Technology Review has an interesting article about “new” 3D brain imaging software being developed at Thomas Jefferson University Hospital in Philadelphia, PA (I put “new” in quotation marks because there are other similar programs out there; they might not be as polished but some are even open source). Their software fuses MRI, fMRI, and DTI together to create a fairly comprehensive view of the brain: “The fusion of these different images produces a 3-D display that surgeons can manipulate: they can navigate through the images at different orientations, virtually slice the brain in different sections, and zoom in on specific sections.”
The software looks like it is aimed more at neurosurgeons than researchers (i.e., it probably isn’t free like a lot of MRI image processing software). It does produce amazing images (view the images here) and looks like it could be a very useful tool for at least a qualitative approach to brain imaging.
The software is focused a lot on DTI (diffusion tensor imaging) and how the white matter fibers in the brain interact with lesions or tumors. I think that one researcher’s word of caution is important:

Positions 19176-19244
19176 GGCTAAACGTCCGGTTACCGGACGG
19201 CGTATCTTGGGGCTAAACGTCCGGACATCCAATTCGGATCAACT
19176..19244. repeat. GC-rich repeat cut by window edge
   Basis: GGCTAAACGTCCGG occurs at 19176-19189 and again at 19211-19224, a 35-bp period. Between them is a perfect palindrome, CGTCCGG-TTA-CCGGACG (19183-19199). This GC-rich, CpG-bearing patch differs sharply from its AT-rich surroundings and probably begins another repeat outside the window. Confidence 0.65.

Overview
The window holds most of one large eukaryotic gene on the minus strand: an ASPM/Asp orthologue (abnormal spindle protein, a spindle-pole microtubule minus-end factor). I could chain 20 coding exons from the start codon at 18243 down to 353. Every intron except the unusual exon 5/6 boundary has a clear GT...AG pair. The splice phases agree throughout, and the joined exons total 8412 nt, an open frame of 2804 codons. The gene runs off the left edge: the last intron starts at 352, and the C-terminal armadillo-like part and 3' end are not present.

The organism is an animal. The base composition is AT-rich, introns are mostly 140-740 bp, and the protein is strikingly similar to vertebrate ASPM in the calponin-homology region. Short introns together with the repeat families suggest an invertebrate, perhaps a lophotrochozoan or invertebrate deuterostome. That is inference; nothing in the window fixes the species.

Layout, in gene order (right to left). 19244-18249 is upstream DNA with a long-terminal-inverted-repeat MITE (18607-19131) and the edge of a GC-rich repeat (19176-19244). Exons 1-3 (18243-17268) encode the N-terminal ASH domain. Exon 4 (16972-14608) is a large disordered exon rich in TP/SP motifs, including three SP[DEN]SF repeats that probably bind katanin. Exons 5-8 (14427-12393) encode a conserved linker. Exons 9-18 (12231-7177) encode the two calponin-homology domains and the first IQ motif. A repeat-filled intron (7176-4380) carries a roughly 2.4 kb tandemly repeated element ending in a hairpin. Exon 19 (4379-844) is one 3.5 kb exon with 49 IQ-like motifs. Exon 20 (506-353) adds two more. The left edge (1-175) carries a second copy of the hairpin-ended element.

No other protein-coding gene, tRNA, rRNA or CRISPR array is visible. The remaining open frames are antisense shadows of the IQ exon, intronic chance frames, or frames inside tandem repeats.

“Bruce Fischl, an assistant in neuroscience at Massachusetts General Hospital, says that the idea is ‘interesting’ but cautions that there are a number of levels of ambiguity when talking about connectivity in imaging. ‘Just because you live next to the Mass Pike doesn’t mean that there is an exit,’ he says.”
In other words, don’t get too caught up in the fact that fibers are right by a tumor, they may not really have anything to do with the part of the brain the tumor is most affecting.
In any case, I think that the idea behind this software is amazing. The graphics renderings are impressive (but they are just the pretty pictures – the rendering details may be beneficial in clinical surgery settings but they are not particularly useful in research situations, other than producing nice pictures to go in your publication). This software is very similar to something that I envisioned using a few years ago and I’m glad to see it being developed.
Image credit: Song Lai, Thomas Jefferson University Hospital (borrowed via technologyreview.com)